Last updated: March 1, 2018
This Art Noveau style plated silver and glass mustard pot features sinuous vines with leaves and flowers that encase and form the feet and handle for a glass bowl. A domed, hinged plated silver lid topped by a small finial of a curved vine with two more leaves attached features a small hole for a spoon.
Mustard pots first became widely used in the mid-18th century when the “wet” form of mustard more familiar to us today, sort of like that stuff so popular in the U.S. that squirts out of a yellow bottle, became more popular than the earlier “dry” form which was essentially a powder of ground seeds to be combined with other ingredients. With the growing popularity of wet mustard came the demand for a suitable receptacle from which to serve it, hence the mustard pot. Silver was an especially popular material from which to make mustard pots in the 18th and 19th centuries, though almost all would have gilt interiors or a glass liner to ensure the mustard and nothing mixed with it damaged the metal.
The Art Noveau characteristics of this mustard pot roughly date its manufacture to somewhere between 1880 and 1910. The style took its inspiration from nature, the winding vines and flowers featured in the design of this pot were an especially popular motif. Originating from earlier British artistic movements, Art Noveau designs quickly became popular in France, Germany, and the U.S., but the style was not a particularly long-lived one, falling out of favor early in the 20th century.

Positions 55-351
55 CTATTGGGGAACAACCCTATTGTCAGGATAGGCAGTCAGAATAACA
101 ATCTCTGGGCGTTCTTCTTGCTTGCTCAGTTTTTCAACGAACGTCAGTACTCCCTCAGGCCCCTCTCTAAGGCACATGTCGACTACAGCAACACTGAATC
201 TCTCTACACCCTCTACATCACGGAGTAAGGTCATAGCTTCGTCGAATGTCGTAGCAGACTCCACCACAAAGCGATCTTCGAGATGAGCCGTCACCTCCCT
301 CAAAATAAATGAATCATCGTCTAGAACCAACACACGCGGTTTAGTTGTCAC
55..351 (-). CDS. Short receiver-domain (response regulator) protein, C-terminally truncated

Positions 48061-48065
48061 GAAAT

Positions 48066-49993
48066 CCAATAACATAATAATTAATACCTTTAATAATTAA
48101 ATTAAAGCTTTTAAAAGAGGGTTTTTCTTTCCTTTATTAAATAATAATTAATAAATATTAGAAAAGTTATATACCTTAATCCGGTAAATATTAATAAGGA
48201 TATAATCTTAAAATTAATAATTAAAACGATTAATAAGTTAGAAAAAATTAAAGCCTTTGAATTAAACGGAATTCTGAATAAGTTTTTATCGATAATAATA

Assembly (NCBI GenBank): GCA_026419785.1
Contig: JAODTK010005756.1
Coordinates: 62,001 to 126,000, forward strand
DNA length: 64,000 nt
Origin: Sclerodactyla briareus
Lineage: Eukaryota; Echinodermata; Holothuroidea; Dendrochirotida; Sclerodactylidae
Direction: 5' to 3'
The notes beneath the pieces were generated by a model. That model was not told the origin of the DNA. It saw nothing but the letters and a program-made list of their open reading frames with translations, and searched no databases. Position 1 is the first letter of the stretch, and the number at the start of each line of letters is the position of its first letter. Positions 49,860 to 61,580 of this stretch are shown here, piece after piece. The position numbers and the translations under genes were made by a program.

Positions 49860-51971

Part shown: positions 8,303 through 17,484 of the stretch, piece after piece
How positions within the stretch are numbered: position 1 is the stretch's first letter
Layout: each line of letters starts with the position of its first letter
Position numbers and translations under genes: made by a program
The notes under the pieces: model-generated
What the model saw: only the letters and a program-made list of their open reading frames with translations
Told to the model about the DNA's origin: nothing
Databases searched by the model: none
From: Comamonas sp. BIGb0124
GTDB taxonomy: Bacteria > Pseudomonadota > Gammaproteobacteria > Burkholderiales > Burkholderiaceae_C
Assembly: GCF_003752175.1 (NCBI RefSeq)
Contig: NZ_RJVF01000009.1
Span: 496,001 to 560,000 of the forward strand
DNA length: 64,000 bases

Based on the date range of manufacture, this mustard pot almost surely belonged to Alice Longfellow, the poet's daughter and primary resident of the Brattle Street mansion from 1882 to her death in 1928. The mustard pot is listed in the 1912 inventory of the house's dining room contents and described as "1 Mustard Pot with open vine pattern with glass bowl." Due to the lack of markings, we cannot be sure where the pot was made. Alice could have bought it in the U.S. or on one of her multiple trips to Europe in the late 19th and early 20th century.